And congratulations to Ayn Rand for being the new face of Lawful Evil!

Friends, lately I have been thinking at length about what it is that I believe. What I believe to be right, what I believe to be wrong, and why it is that fundamentalists and Republican Libertarians annoy me so much.

So in this post I will be trying to explain my own moral philosophy, and explain why it is different from its close cousin Libertarianism, and why it is that I think Libertarianism has fallen off the rails.

If you can't read these then right click, save the picture, and open it somewhere else.

I do love these Alignment pictures. But as much as I enjoy the D&D alignment system (I’m neutral good, thanks for asking) it doesn’t really equate to a philosophy. It explains how someone will act, but not why they will do so.

So here it is in brief, my moral philosophy:

Everyone should be allowed to do whatever they want, as long as they don’t hurt anyone else.

And that’s it. Problem solved.

Well, not quite. There are several problems with it as it stands, (my philosophy, not the ball creature) I will deal with some of these now.

Firstly, I need to define what “hurt” means. Luckily that is easy:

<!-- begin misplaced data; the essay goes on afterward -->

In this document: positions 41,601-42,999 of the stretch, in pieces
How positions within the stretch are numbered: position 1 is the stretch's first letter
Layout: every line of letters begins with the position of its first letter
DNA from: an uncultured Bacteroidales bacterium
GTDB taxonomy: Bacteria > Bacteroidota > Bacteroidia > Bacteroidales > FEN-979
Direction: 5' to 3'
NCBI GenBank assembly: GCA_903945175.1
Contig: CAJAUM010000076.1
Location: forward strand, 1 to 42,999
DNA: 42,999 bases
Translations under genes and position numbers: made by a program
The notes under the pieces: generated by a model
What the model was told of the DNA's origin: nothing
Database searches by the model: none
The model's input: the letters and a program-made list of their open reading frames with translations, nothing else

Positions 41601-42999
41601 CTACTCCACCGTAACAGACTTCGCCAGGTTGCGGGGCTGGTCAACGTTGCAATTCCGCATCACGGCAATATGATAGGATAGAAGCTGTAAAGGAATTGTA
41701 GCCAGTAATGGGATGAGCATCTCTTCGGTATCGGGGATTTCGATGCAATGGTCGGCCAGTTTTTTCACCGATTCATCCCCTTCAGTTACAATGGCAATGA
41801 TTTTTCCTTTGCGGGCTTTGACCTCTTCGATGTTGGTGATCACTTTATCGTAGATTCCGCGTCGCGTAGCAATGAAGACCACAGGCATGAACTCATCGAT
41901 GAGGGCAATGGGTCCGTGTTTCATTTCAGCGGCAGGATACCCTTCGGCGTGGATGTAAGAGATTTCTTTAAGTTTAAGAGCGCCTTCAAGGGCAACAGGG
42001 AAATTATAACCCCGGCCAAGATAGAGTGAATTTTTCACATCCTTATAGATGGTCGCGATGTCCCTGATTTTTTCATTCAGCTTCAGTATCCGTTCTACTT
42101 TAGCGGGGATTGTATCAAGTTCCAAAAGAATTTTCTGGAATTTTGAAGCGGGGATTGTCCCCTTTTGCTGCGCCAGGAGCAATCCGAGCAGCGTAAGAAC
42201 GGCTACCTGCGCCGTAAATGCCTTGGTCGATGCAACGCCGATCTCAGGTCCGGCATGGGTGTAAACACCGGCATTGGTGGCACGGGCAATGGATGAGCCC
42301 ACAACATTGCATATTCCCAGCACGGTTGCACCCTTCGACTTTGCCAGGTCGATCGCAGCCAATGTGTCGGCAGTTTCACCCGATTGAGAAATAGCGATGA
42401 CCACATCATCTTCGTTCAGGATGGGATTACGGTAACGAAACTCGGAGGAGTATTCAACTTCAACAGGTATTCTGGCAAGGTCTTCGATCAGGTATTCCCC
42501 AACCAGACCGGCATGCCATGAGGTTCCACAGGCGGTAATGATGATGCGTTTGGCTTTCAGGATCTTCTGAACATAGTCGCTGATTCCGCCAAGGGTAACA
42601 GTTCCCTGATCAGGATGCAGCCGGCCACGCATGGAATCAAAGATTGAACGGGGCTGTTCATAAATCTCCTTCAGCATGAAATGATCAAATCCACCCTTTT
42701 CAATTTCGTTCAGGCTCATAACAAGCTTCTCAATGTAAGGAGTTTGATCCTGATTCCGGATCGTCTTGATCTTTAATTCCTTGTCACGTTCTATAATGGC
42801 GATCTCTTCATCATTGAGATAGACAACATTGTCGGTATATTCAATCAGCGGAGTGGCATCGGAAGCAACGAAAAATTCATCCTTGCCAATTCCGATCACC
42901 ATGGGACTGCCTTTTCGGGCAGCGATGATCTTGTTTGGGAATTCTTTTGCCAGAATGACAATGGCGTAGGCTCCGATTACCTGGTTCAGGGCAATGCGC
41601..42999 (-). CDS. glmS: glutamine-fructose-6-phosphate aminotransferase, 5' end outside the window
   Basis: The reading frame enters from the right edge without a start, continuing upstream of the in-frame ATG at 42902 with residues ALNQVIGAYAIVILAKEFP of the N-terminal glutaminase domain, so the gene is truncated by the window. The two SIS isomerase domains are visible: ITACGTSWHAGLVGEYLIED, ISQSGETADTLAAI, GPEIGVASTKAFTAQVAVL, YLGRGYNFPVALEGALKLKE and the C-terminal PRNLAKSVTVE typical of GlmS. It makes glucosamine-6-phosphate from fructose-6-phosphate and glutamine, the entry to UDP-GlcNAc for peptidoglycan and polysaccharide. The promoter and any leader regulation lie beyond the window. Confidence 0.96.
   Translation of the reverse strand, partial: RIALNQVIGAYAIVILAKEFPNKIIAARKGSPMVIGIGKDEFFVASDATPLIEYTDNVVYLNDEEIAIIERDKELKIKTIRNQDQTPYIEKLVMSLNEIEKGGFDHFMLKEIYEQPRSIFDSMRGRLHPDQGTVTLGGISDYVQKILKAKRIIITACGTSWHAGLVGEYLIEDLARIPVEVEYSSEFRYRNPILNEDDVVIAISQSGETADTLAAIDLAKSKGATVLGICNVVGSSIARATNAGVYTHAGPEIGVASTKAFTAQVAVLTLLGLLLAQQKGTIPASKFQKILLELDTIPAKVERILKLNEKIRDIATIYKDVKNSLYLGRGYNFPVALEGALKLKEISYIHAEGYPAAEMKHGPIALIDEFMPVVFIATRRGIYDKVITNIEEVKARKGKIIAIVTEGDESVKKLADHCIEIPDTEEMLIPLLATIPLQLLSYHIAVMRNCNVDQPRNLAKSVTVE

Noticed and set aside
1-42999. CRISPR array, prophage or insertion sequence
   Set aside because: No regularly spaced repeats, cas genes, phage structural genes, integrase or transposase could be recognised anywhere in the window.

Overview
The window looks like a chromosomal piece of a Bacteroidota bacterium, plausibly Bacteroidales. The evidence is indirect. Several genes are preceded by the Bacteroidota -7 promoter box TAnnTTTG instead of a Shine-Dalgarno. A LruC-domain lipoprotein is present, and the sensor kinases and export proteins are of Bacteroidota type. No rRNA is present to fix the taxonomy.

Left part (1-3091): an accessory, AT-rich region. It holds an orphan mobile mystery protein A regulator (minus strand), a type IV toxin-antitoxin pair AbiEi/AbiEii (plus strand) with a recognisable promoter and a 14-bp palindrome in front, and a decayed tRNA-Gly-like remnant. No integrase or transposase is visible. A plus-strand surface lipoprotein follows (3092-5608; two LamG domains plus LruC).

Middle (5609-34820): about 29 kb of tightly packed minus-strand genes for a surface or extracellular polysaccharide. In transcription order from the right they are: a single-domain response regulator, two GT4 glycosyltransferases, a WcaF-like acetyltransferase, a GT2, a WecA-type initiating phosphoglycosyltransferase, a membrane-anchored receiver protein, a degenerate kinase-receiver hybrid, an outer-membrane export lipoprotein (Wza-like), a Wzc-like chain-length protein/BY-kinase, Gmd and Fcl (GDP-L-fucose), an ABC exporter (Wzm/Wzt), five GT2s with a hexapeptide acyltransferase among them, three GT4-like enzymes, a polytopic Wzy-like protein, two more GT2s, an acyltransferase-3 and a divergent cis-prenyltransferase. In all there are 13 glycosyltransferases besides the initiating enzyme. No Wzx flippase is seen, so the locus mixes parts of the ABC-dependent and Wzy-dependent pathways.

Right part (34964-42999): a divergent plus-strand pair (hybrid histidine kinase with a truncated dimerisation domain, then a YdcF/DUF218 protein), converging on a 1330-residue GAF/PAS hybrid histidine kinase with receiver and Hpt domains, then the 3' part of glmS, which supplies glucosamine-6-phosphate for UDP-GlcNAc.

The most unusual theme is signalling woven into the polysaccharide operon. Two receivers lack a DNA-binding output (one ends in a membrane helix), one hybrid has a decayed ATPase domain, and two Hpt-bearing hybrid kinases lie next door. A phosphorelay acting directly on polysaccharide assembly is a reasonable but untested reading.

“Hurt” in this context, means to rob someone of their fundamental human rights.

Don’t know what a fundamental human right is? Look it up.

Safety, choice, free expression, freedom of religion, freedom from religion, the freedom to vote, the freedom to not vote, freedom from drugs, freedom to take drugs and so on.

And when does this freedom become too much? When there is a provable, causal link between a certain act and the violation of another person’s human rights.

Here are some examples of what I mean:

1. Prostitution.
Even though prostitution is traditionally linked to organised crime that link only exists because prostitution is illegal. The act itself doesn’t hurt anyone. If you legalise it the problem goes away.

2. Speed Limits.
As far as I am aware there is a distinct causal link between people driving too fast and accidents that harm other people. If someone wants to drive badly and kill themselves then that is their decision, and perfectly moral. When they endanger someone else their behaviour becomes immoral, and must be controlled.

(continued on Page 2)

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